In the past, The Almost was labeled as a Christian rock group, or Christian associated act. Do you still consider The Almost to be Christian rock, or a religiously inspired music?
So I grew up in a Christian home, and initially for a long time Underoath was a Christian band, and I wanted to transfer that to The Almost and play that type of music, but as you get older your views change. You go “wait a minute, do I believe in the way this institution is ran?” I definitely have spiritual beliefs but I don’t really believe in organized religion at all anymore. That’s a place that I got to over a lot of deliberation, a lot of thought, and a lot of study. I’m just not religious, and I think that when you say “I’m in a Christian band,” or you even say like “I’m in a vegan band, “ or “I’m in an anything band,” you alienate the other people. I think the scariest thing in our country and the scariest thing in the world is exclusion. I feel like exclusion is so dangerous, and we experience that now as Americans. There’s people and groups in America who experience exclusion. It’s sad and it’s gross, but I feel like music especially should be one of the places you can go to for complete inclusion. You should be able to take something and go “oh this is for me,” or “oh this isn’t for me.” I think that already deciding that before you even put it in the store or put it on Spotify and Apple Music is super dangerous. I don’t think music has a faith, music is music. For me that’s the reason.
From you’re past experience, and being a part of Christian associated bands, how does the interaction between the music business and religious music differentiate from non-religious music and the music business, are they completely different worlds?
They are, they’re completely different worlds. With Underoath we never really toured as a Christian band, we would play some of those festivals, but we always toured with general market artists, and we were always considered by many a general market artist. For some reason that happened and I’m thankful for it, but you could do a whole literary piece about the Christian music industry, and I could tell you things that would blow your mind. It’s just a weird, weird, weird, world and that’s 99% of the reason I got out of it; the people in it and the industry of it all, and the way that they treat other people. There are good people everywhere, but you typically hear about the bad when it comes to these things. It’s wild, upside down, strange, and to be frank, I don’t know that we ever wanted to do a lot of the things we did in Underoath, in terms of the festivals, but it’s like you’re in it so you pay dues back to it. The money inside the Christian music is so much higher so much sooner for artists. It’s really interesting, and when you think about it the Christian industry is all donation based, like when you go to a church and you see a $150,000 sound system, that didn’t just fall out of the sky, that was purchased with contributions. It’s just a world that I don’t want to be associated with that I was for a long time, and the older I got the more I looked at it like “wow, this is really really weird.” But you live and you learn, hindsight always has the best glasses.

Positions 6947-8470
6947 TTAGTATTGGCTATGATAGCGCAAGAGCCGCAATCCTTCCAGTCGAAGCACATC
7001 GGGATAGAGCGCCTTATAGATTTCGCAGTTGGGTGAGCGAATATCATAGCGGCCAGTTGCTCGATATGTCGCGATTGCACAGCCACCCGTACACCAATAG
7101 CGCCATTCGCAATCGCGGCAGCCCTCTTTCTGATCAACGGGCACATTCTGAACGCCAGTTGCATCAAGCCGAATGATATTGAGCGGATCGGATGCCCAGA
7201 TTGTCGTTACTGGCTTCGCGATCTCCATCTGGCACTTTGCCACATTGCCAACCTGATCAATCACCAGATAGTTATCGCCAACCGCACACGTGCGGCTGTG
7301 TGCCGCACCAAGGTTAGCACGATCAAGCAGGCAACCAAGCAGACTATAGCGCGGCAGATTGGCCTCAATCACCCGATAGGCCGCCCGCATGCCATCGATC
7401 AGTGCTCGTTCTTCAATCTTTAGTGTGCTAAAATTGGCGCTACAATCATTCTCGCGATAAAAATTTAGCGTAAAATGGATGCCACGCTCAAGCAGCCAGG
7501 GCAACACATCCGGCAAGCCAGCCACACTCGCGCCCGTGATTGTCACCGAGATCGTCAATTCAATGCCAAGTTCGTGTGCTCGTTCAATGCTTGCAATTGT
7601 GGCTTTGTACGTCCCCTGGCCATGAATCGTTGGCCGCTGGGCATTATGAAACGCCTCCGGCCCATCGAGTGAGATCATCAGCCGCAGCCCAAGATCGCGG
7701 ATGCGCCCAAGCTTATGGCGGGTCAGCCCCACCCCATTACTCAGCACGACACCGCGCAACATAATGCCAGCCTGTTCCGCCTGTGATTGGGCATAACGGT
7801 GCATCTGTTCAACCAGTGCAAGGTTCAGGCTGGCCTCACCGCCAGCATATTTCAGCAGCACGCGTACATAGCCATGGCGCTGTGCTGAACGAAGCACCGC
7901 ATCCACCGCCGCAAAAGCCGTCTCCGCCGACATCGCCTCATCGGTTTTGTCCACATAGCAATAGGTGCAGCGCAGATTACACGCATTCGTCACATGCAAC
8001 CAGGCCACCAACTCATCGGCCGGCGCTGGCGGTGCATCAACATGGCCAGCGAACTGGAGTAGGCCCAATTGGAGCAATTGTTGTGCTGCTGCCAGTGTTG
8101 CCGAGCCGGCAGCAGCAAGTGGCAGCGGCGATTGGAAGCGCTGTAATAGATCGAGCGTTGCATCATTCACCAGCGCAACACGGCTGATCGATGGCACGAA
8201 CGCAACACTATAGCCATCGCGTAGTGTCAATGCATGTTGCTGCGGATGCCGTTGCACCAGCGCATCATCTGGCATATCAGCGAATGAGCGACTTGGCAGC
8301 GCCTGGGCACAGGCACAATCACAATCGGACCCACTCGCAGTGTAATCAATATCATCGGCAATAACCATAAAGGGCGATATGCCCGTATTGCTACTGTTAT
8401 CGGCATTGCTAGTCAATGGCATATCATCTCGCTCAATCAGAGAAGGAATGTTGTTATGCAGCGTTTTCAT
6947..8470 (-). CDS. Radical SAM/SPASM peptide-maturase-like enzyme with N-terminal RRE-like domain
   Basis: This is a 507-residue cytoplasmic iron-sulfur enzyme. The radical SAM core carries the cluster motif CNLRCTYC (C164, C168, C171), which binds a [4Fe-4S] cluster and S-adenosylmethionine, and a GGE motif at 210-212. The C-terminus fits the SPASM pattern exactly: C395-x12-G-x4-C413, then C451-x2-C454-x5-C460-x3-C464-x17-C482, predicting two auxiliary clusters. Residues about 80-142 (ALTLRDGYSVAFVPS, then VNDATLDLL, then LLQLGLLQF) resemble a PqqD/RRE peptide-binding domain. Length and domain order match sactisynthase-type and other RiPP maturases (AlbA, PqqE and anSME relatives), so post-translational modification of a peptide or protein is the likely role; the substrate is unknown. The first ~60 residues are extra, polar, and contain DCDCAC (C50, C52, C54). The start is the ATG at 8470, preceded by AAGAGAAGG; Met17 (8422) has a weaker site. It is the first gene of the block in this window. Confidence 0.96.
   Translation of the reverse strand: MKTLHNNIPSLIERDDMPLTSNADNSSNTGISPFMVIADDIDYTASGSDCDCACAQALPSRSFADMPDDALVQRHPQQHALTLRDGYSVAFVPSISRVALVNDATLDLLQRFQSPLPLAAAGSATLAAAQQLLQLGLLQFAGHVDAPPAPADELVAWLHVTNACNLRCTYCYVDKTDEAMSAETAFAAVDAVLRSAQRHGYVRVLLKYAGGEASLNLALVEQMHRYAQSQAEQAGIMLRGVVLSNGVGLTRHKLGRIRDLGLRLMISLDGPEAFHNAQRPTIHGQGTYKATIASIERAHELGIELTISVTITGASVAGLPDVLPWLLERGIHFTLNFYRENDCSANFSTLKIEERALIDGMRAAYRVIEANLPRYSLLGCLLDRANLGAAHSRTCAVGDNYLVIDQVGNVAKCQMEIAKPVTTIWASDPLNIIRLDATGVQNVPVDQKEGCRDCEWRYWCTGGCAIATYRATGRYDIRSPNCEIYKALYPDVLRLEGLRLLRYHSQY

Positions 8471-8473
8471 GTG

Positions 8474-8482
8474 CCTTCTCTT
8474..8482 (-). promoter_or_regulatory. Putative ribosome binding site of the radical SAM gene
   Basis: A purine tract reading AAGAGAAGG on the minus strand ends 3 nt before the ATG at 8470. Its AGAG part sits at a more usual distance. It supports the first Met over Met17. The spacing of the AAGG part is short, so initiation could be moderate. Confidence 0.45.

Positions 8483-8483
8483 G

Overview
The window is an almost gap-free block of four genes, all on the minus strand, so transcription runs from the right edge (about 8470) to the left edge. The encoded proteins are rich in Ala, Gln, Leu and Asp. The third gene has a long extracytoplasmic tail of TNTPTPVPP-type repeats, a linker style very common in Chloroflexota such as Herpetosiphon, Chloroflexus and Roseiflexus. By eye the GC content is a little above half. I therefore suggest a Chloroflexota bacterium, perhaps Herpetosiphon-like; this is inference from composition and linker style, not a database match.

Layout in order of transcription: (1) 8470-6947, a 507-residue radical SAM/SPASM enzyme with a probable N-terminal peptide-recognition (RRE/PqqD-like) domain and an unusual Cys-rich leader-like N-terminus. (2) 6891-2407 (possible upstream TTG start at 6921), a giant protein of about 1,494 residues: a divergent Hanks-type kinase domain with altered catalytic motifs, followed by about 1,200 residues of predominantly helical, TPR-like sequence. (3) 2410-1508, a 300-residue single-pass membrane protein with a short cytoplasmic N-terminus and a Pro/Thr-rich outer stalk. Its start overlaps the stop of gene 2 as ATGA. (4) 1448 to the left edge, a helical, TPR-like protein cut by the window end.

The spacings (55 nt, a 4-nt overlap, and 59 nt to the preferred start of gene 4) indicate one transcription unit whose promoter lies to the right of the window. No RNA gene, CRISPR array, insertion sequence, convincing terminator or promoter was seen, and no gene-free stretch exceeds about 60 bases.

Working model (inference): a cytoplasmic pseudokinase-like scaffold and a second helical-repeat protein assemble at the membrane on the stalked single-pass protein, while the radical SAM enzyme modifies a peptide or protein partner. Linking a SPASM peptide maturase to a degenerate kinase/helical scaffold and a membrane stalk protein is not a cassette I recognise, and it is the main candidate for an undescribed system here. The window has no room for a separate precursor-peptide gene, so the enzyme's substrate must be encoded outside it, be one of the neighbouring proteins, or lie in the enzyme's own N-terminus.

Having professional experience not only in the rock world but with pop, electronic, and mainstream genres as well, do you think rock is starting to find a place in mainstream genres like EDM, Rap, Pop etc?
I think that everything genre wise in music is cyclical. I think it just depends on the time and what people want. Right now hip-hop is pop music, and in the 90’s Hootie & The Blowfish was pop music, and then you had like Tupac and Lil’ Kim that became pop music, and then for a while emo music became pop music. It’s all cyclical, and you have a lot of guys these days that are like “man, rock music is dead and I’m pissed,” but it’s just the cycle man. You can’t look at and go “what are we going to do?” I think you just get in and create where ever you fit, and for me I just knew a lot of DJ’s and pop music producers that were fans of that early to mid 2000’s stuff that we started with. It’s been a really cool opportunity for me because I’ve met a lot of these people, I’ve played their festivals, and I’ve written on their songs. It’s all just convergent at that point, and you just wait for the cycle to come around, and you continue to make the music that you want to make. Underoath this summer, we did a Korn and Alice In Chains tour and it was 25,000 tickets a night. You had this feeling when you walked on stage every night like “wow, these two bands haven’t done a ton since the early 2000’s late 90’s, and it’s like nothing ever happened or nothing ever stopped!” I think it’s just a cycle.
The Almost’s new record, Fear Caller, drops Friday October 18th on streaming platforms and is available on online music stores. The band is scheduled to hit the road January 2020 in support of the new record.